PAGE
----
This piece is a continuation from The Real World Asset Enforcement and Liquidation Protocol article.
For a TLDR, watch our new video on how the CashBox system works below
To create an efficient liquidity layer on top of real world assets, we are replacing Uniswap in our architecture below with a custom solution.
The problem with Uniswap (or other AMMs such as Balancer or Bancor etc) is that they are capital inefficient liquidity solutions because the LP has to provide value on both sides of the equation. In Bancor and Curve, you can choose to supply value on just one side, but it does not mean it will work just with that. Someone else still needs to cover the other leg, or as in the case of Curve, they convert part of your supplied asset to meet the necessary requirements.
Secondly, the price of both supplied assets also varies in Uniswap. So in the case of real estate backed collateral where it should not be as variable, we face an issue. Technically this can be arbitraged away, but the nature of the slow moving underlying collateral liquidation process means that it would cause more problems in the short run.
And then the question remains, where does the LP even get the collateral tokens.
What we really need is a simple cash box, where people who are LPs supply cash (stable) tokens such as USDC/USDT etc.
This cash box becomes a perpetual counterparty to anyone with collateral tokens. There would be a price feed which determines the collateral tokens price.
In effect the pool acts similar to an investment fund, and the price of its newly minted pool tokens reflects the price mechanisms of an investment fund.
So on day 1 if someone supplies 100 USDC to the pool, he will get 100 Pool tokens (PT) that represent his claim on the pool.
Let’s consider that this pool becomes a perpetual counterparty to a tokenized share called APL.
APL price on day 1 is 10.
Someone approaches the pool with 5 APL tokens and claims 50 USDC that are sitting in the pool.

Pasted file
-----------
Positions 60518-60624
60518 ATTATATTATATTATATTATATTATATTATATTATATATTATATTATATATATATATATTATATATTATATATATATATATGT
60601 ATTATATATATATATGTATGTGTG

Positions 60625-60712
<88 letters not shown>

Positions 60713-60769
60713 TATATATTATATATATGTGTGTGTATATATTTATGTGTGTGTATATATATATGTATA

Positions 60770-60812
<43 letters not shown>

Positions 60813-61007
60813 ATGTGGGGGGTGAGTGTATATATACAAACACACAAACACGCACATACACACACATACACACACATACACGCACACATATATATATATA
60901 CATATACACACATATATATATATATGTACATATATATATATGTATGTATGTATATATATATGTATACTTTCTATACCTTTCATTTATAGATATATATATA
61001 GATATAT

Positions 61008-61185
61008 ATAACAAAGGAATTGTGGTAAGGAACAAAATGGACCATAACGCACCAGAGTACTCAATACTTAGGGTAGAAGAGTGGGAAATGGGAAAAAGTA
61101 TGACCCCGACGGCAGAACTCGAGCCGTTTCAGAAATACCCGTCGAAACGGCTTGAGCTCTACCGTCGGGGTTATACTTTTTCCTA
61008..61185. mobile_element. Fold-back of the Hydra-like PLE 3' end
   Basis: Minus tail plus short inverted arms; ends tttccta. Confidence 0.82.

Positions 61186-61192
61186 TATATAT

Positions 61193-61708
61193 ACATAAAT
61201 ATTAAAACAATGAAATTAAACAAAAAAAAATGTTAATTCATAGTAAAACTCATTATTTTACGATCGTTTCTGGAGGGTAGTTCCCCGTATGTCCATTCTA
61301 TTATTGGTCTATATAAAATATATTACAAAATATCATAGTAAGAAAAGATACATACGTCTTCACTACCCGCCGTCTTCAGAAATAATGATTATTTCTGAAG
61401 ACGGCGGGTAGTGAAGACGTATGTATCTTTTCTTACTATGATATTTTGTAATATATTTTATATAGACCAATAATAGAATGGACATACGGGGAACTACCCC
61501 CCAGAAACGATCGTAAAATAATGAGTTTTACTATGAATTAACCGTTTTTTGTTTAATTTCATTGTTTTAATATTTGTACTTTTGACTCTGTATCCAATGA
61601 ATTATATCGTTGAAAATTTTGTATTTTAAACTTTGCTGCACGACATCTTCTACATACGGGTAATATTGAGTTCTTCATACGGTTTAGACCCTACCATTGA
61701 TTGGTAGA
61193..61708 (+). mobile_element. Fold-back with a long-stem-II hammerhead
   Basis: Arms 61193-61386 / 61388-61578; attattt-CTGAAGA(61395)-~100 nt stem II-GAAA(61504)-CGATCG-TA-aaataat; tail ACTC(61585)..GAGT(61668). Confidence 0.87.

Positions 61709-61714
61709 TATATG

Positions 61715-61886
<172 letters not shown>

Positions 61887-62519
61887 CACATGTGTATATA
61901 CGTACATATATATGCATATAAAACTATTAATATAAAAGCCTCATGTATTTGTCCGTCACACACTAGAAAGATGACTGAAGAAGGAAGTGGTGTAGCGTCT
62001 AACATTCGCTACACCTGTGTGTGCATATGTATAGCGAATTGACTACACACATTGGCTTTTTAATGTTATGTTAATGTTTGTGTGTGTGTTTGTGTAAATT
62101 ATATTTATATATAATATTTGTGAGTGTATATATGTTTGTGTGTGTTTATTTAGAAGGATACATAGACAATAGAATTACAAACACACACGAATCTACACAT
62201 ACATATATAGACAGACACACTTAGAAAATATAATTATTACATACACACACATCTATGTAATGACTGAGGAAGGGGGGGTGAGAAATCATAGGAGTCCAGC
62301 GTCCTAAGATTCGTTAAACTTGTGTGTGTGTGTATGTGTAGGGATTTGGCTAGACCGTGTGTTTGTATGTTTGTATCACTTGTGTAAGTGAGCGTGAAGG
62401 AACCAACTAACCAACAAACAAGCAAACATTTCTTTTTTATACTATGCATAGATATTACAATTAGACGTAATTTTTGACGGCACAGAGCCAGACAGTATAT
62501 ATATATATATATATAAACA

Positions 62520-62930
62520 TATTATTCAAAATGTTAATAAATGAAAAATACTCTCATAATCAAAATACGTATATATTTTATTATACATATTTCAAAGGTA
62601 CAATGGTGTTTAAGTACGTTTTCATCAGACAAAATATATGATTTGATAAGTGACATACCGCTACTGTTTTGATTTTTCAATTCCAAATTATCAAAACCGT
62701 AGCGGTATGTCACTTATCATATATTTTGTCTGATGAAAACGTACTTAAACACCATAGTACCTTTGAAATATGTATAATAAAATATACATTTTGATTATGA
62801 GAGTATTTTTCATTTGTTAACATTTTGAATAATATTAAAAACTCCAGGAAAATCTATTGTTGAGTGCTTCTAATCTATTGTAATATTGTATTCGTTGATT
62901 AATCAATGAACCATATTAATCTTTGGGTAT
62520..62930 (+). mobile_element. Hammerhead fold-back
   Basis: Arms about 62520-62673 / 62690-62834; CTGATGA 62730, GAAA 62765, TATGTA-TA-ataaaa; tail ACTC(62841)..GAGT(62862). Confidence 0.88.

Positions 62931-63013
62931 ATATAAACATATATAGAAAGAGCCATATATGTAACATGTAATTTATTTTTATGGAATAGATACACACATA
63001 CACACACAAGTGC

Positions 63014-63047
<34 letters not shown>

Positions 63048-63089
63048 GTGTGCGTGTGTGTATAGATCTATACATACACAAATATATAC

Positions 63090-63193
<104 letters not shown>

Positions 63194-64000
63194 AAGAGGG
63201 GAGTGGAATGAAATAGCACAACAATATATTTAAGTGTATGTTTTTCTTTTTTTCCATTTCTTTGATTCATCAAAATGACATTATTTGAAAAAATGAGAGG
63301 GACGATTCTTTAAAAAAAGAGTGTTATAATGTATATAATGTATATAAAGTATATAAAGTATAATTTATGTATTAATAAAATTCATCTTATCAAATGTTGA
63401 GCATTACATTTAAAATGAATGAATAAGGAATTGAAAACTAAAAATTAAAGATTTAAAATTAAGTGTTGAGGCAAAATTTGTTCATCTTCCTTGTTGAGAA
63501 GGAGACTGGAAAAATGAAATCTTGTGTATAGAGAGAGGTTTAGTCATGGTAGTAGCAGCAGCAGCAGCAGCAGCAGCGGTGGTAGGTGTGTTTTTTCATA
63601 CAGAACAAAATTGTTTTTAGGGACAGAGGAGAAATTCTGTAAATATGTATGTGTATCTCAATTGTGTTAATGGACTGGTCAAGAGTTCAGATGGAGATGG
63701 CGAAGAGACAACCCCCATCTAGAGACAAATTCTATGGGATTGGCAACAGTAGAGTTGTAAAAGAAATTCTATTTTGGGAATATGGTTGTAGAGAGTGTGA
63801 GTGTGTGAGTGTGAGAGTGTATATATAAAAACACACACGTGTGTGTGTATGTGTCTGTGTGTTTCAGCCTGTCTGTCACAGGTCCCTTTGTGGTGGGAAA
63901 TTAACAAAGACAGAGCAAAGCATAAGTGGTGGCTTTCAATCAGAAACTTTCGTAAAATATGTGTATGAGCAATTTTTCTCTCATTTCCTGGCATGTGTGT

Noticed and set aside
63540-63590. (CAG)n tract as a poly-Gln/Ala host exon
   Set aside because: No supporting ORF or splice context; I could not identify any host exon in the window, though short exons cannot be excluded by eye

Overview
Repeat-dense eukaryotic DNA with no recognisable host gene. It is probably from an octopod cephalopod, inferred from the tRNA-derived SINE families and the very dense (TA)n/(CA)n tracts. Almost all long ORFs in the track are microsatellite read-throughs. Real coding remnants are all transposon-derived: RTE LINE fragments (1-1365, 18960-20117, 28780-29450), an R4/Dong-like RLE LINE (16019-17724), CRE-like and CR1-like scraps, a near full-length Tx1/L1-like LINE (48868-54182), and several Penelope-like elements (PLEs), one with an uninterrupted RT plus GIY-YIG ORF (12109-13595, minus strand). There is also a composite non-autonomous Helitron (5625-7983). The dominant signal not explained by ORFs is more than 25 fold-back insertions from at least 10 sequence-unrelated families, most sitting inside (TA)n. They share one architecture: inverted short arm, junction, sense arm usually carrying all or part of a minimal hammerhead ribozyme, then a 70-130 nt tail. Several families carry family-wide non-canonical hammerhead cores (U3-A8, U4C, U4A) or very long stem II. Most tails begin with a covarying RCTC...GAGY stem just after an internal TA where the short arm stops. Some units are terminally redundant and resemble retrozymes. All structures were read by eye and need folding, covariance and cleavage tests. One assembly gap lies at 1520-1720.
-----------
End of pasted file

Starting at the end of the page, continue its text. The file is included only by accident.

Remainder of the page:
The 5 APL get added to the pool.
In the pool now there are 50 USDC and 5 APL.
If someone tries to redeem 10 APL, that will not work (prevented in the UI itself) as the pool does not have enough liquidity.
If someone tries to redeem 5 APL again, then it should only withdraw from the USDC balance.
Which means 5 APL go in and 50 USDC go to the redeemer.
New pool balance is 10 APL.
Let’s say the APL price now changes to 20 via price feed.
The PT in circulation are 100, and value of APL is 10*20=200
This means the price of PT is now 2 (changed from 1)
If someone now tries to supply USDC to the pool to mint PT, then it will be based on this new price.
If they supply 100 USDC, then they get 50 PT.
If the price of APL goes down to .5, then the PT AUM is 10*.5=50
New PT price is hence .5
And if someone supplies 100 USDC they get 200 PT.
The Pool hence behaves like a fund that mirrors the price of the collateral it is acting as a counterparty to. It will however be also very cash rich and still give the LPs fairly accurate exposure to the price of the collateral token.
When the PT holder wants to redeem, they should get APL and not the USDC they put in.
So using example 1, current PT in circulation is 150 and Pool has 100 USDC and 10 APL.
Price of APL is as dictated by the price feed oracle.
Assuming we used the first example where APL price was 2, and if the PT holder tries to redeem 50 PT, then it would work as follows.
Price of PT is 2, value of 50 PT is hence 100
Price of APL is 20, which means 5 APL will flow from the pool to the PT holder and PT will get burnt.
At this point the pool will have 100 USDC and 5 APL.
And the circulating supply of PT would drop by 50 down to 100.
Price of PT remains unchanged as assets and tokens have gone down proportionally.
Now consider that 100 PT are set for redemption.
100 PT are worth 2 each, which is total 200
Price of APL is 20, which means 10 APL are needed.
But the pool only has 5.
So the way it will work is all 5 APL will go to the PT holder.
And then another 100 USDC will go to the PT holder.
100 PT get burnt.
So the system will always try to redeem the maximum extent of APL first in return of PT burning and if it cannot satisfy then it will try to complete the redemption request via the USDC.
So the flow is:
USDC goes in and PT comes back.
APL goes in and USDC comes back. If not enough USDC, then prevent transaction.
PT goes in and APL comes back. If not enough APL then balance is covered via USDC.
Price of APL is fed in via price feed.
Price of PT gets updated based on AUM and determines the number of new PT to be minted.
Make provisions to have ability to pause deposits and withdrawals of all tokens.
Such a solution would in theory also allow us to market the liquidity pools as assets in their own right that mimic the price of the assets they are counterparty to. So there could be a Tesla, APPLE, FB, Real estate or other such pool and become attractive assets in their own right due to their permissionless acquisition.
Once you have the APL you can approach the registry platform and convert back to real assets as described in the whitepaper.